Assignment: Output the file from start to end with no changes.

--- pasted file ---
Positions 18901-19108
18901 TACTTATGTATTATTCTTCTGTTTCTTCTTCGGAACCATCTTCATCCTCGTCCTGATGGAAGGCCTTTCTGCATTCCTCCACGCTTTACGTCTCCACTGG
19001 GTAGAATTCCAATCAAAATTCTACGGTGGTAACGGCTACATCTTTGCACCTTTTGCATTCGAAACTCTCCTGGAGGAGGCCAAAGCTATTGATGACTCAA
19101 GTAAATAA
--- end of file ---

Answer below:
Positions 18901-19108
18901 TACTTATGTATTATTCTTCTGTTTCTTCTTCGGAACCATCTTCATCCTCGTCCTGATGGAAGGCCTTTCTGCATTCCTCCACGCTTTACGTCTCCACTGG
19001 GTAGAATTCCAATCAAAATTCTACGGTGGTAACGGCTACATCTTTGCACCTTTTGCATTCGAAACTCTCCTGGAGGAGGCCAAAGCTATTGATGACTCAA
19101 GTAAATAA